If you’re reading this, then Mike Cassidy ’85, SM ’86 and Rich DeVaul SM ’99, PhD ’04 are not worried about your Internet connection.
However, they do worry about the 66 percent of children in the world without access to school, sick patients in the developing world without access to doctors, and farmers or entrepreneurs without access to data and mentorships.
As director of product management and chief technical lead at Google X’s Project Loon, Cassidy and DeVaul are working to create a simple way to get Internet access, and the services that can accompany it, to these people.
All it will take is a few thousand balloons.
Google X began as Sergey Brin’s incubator for long-shot tech ideas like wearable computing and the driverless car. It’s now aiming to improve life around the world through projects like Loon and Solve for X.
In 2011, Cassidy, DeVaul and their team began testing prototypes of balloons in California’s Central Valley, balloons that could relay Wi-Fi signals to satellite dish-like receivers in homes. After many failed tests, they found a model that worked on a small scale. On that team were alums Sameera Ponda ’04, SM ’08, PhD ’12, Ed Keyes ’05, Brad Rhodes ’92, SM ’96, PhD ’00, Baris Erkmen ’01, MNG ’03, PhD ’08, Keith Bonawitz ’02, MNG ’03, PhD ’08, and Jim Morash ’01, MNG ’08.
This summer over rural New Zealand, Loon had its sea trials as the team launched dozens of balloons to relay Internet access to farmers and families on South Island.
The balloons, which drifted over the skies of New Zealand at 65,000 feet, are made of polyethylene plastic, powered by solar panels, and operated remotely. Far below, the team mounted basketball-shaped receivers to homes and worked with families to test their connections. On this small scale, and with a price tag far cheaper than satellites, Loon has worked.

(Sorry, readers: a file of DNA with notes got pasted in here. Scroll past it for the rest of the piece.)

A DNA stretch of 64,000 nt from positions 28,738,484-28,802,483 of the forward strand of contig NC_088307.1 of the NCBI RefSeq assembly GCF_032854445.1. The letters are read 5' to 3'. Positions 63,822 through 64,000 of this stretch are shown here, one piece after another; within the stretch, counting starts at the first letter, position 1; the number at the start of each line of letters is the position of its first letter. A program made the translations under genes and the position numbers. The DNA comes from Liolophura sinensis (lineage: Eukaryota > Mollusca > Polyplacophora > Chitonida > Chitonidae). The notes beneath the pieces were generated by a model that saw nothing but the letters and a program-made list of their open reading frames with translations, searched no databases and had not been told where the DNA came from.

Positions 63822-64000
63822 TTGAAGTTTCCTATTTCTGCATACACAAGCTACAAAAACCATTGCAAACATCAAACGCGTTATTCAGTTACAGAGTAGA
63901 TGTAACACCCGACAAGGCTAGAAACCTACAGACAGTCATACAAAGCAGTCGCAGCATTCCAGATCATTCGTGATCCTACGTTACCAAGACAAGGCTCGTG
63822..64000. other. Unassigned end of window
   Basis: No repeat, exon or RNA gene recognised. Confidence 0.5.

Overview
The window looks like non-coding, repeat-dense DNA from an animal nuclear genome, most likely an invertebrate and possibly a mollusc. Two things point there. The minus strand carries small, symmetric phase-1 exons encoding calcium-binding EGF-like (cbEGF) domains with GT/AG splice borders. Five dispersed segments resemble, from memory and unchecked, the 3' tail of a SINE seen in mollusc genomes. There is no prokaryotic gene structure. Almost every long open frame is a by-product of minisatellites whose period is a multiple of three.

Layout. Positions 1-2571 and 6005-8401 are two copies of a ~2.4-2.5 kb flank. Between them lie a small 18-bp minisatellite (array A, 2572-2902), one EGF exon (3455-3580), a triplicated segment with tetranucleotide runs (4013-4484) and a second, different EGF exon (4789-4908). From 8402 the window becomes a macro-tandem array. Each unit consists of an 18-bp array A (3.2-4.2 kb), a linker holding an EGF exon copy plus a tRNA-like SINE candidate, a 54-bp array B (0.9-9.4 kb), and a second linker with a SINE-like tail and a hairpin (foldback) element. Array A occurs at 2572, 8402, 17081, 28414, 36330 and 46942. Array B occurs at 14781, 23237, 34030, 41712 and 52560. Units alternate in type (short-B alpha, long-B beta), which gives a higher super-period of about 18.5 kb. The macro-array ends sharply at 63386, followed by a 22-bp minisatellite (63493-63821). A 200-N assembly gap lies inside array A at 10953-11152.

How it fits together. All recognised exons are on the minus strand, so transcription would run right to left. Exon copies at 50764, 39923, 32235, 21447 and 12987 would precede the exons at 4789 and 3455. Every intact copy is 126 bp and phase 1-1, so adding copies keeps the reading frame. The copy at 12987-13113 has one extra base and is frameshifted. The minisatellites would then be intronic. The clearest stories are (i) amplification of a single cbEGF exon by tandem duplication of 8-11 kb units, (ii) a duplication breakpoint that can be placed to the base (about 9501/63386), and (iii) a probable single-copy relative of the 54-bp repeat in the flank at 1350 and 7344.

Cassidy and DeVaul are back in the Central Valley refining Loon this fall, with hopes for a larger-scale launch, around the world at the 40th parallel, which will bring Internet access to New Zealand, Australia, Chile, and Argentina.
Cassidy, who studied aerospace engineering at MIT, has always innovated with technology. He founded the search engine Direct Hit, which sold to Ask Jeeves in 2000 for $500 million, and the social network Ruba, which he sold to Google. At Google, Cassidy worked on social media search before being named lead on Project Loon.
“I’m a capitalist at heart,” Cassidy told the HBS Bulletin. “I believe entrepreneurs who create useful products or services are contributing something of benefit to society. Working in Silicon Valley, where so many companies are developing ideas to make people’s lives more fun or more productive, is an amazing opportunity.”
“At Google, the scale of your impact is much bigger. The first day we launched Social Search, we reached a billion people! That’s pretty cool,” he said.
DeVaul, who studied architecture and media arts at MIT, worked in technology advancement at Apple before joining Google X. His has been a career of trial and error, a process he’s grown well accustomed to.
“If we want innovation, it is very important to have the freedom and the possibility of being wrong,” Devaul said in a Vedux interview. “A lot of things we try do not work. And we try, because it’s always worth trying.”